Saturday Dec 15, 2018
Every afternoon, on a tree-lined street in Islamabad, stray dogs and cats eagerly wait outside a house to be fed. For years, they have been congregating there to feast on leftovers that the kind-hearted owners of the house put out for them.
Then one day, some people came and threatened to shoot all the stray dogs if this activity was allowed to continue.
For Owais Awan, a lawyer by profession, this was shocking as well as heartbreaking. For as long as he could remember, he had fed these strays regularly and had grown fond of them. He could not fathom how anyone could just kill these voiceless creatures without a thought.
Every year, around 7,000 to 8,000 stray dogs are shot dead in Islamabad – that’s 20 to 30 shootings every day, Sunil Jamil, founder of Help Welfare Organisation (HWO) Animal Rescue, told Geo.tv. HWO Animal Rescue is a group of animal rights activists working to help stray, abandoned and injured animals in Islamabad.
Despite protests by animal rights activists against the cruel killing of stray dogs, city authorities continue to resort to shootings as an immediate solution to the culling of stray population, instead of adopting humane and far-sighted solutions to control the population such as neutering and spaying.
Similar negligence of animal rights is rampant elsewhere in the country. In 2016, Karachi municipal authorities culled a total of 1,050 dogs following complaints about animals biting women and children.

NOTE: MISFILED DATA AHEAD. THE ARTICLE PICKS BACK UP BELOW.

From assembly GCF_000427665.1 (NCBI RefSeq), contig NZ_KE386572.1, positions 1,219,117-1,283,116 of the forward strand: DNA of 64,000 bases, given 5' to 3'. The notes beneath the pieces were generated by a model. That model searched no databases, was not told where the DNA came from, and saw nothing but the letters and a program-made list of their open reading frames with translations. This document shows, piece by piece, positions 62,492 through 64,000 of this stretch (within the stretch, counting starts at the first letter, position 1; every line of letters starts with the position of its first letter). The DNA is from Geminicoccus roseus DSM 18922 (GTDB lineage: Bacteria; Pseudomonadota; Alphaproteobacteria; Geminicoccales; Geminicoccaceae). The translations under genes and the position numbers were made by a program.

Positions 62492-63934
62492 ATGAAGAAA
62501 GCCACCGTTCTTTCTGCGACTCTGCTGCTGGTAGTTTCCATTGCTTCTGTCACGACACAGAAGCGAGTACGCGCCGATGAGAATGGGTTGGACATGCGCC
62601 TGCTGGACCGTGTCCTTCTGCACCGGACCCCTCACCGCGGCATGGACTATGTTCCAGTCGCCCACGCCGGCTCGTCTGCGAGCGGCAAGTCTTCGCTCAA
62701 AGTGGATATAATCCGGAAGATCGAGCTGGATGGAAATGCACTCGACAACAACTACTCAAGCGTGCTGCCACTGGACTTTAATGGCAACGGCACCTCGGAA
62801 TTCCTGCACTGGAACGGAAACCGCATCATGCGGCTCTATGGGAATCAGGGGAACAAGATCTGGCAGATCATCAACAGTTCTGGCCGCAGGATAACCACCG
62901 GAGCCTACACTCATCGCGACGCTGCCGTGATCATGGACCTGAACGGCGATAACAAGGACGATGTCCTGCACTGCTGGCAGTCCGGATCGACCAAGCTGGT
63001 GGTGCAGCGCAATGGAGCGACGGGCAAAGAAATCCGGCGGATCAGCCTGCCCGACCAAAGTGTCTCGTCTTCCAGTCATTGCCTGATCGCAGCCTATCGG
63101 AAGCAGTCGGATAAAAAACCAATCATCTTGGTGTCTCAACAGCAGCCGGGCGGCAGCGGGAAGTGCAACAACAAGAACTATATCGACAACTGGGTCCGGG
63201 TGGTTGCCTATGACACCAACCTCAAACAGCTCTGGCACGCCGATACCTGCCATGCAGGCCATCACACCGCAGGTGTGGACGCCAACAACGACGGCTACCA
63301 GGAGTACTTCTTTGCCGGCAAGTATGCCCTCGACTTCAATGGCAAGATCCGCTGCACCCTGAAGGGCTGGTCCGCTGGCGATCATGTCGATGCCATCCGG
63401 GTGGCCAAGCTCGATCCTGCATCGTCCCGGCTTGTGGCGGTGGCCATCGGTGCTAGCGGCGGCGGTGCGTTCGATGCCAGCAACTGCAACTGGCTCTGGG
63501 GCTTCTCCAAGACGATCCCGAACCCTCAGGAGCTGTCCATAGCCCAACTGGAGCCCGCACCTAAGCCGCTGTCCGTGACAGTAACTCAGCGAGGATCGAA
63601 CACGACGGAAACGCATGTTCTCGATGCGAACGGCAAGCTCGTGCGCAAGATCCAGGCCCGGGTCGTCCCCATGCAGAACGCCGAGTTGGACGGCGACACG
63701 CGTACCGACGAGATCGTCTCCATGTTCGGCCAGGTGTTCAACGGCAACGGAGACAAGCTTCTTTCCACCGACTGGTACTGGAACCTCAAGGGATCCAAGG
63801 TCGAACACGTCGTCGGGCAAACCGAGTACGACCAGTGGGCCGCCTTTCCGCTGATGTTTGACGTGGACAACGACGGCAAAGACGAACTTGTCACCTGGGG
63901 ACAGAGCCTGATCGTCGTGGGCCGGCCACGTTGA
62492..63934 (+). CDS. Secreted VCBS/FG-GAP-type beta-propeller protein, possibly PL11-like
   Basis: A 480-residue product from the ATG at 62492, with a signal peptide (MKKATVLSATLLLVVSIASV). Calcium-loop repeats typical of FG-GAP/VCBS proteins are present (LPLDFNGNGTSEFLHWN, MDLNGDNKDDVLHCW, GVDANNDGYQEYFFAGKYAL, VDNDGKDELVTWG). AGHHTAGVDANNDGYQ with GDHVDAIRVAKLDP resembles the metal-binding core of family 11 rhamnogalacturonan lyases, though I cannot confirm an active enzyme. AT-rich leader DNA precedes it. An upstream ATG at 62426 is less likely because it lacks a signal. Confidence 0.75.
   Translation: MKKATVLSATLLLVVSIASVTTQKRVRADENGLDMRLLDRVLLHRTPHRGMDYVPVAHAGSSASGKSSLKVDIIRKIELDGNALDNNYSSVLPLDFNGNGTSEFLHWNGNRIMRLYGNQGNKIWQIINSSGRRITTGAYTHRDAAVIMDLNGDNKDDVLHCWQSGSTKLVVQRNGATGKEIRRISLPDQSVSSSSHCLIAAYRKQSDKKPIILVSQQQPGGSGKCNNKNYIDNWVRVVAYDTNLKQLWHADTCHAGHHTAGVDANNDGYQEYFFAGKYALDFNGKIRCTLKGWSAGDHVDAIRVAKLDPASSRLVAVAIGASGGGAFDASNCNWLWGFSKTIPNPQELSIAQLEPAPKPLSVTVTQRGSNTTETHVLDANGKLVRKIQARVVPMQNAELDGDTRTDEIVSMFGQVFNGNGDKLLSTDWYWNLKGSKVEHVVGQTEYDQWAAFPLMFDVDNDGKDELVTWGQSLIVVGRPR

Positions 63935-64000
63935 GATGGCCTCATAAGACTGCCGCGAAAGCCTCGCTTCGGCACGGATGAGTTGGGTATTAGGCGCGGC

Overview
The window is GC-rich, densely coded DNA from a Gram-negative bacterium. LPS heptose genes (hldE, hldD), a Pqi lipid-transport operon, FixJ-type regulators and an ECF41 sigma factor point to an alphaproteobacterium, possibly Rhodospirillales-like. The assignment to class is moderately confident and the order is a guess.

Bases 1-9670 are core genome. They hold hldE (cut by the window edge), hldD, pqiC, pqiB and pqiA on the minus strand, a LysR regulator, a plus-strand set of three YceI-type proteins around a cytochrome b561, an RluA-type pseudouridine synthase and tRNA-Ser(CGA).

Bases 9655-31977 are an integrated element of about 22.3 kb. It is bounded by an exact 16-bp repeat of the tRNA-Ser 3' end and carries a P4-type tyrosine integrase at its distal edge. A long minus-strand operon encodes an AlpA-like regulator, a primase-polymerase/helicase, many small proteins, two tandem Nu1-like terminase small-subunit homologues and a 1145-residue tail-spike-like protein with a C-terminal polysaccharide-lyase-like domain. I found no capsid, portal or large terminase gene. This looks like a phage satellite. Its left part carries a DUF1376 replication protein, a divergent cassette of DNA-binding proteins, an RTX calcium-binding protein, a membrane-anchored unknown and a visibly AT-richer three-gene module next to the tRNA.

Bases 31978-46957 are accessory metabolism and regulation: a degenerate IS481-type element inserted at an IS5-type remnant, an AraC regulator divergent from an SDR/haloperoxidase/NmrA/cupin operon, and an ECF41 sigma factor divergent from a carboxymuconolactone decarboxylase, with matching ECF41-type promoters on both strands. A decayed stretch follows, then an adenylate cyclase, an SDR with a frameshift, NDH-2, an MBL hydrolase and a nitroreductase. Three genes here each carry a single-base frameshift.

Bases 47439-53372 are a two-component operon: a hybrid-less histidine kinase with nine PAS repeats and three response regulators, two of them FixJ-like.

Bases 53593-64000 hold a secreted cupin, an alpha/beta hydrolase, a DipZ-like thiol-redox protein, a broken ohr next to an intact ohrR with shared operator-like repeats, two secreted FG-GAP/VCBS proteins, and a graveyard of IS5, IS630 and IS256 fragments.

“We decided that we had had enough, and that it was time to take legal action against these shootings,” Faryal Nawaz, Secretary HWO Animal Rescue, told Geo.tv.
HWO teamed up with Advocate Owais Awan to move the Islamabad High Court against the cruel killing of stray dogs by the municipal authorities.
The petition, ‘Faryal Nawaz versus Metropolitan Corporation Islamabad (MCI), Capital Development Authority (CDA) and Islamabad Wildlife Management Board (IWMB)’, prays the court to declare the practice of dog shooting or poisoning as a means of population or disease control as “immoral, inhumane, cruel, offensive to norms of decency, and illegal”.
It further points out that “no civilized nation in the world employs the ruthless killing of stray animals through shooting or poisoning as an effective means of population or disease control,” and argues in favour of the capture-neuter-release strategy employed widely around the world to achieve stray population control.
“The best methodology for dog population and disease control, as proven by many other countries, comprises nationwide programs aimed at population counting of dogs, classification into restricted/supervised, or family dog, or neighbourhood dog or feral (stray), identification, vaccination, neutering/spaying, and releasing them back into their habitat,” the petition states.
The petition further contends that “none of the respondents has ever attempted to adopt or promote a more humane method of curtailing dog population/disease, or categorized it as an issue worthy of their resources, through development of up-to-date mechanisms or facilities.”
“[MCI and CDA] have not established a single animal shelter or veterinary clinic in Islamabad for the treatment or rehabilitation of animals… they rely on cheaper but far more cruel alternative of mass shootings and poisonings… [whereas IWMB] has similarly never prioritized the issue of shootings of animals or building of sanctuaries,” it argues.
Also read: Being a voice for the voiceless
In their petition, HWO have further pleaded for Section 17 of the Prevention of Cruelty to Animals Act 1890 to be declared as “unlawful, illegal acting as an indemnity for public servants.”
The team finally achieved a breakthrough when the Islamabad High Court admitted the petition for hearing earlier this week. Justice Aamer Farooq issued notices seeking responses from MCI, CDA and IWMB, as well as the attorney general of Pakistan on the matter.
“We can't stay quiet and watch voiceless animals die in horrible pain. This is a step forward in ending this cruelty,” said Sunil as he expressed hope for legislation on the issue.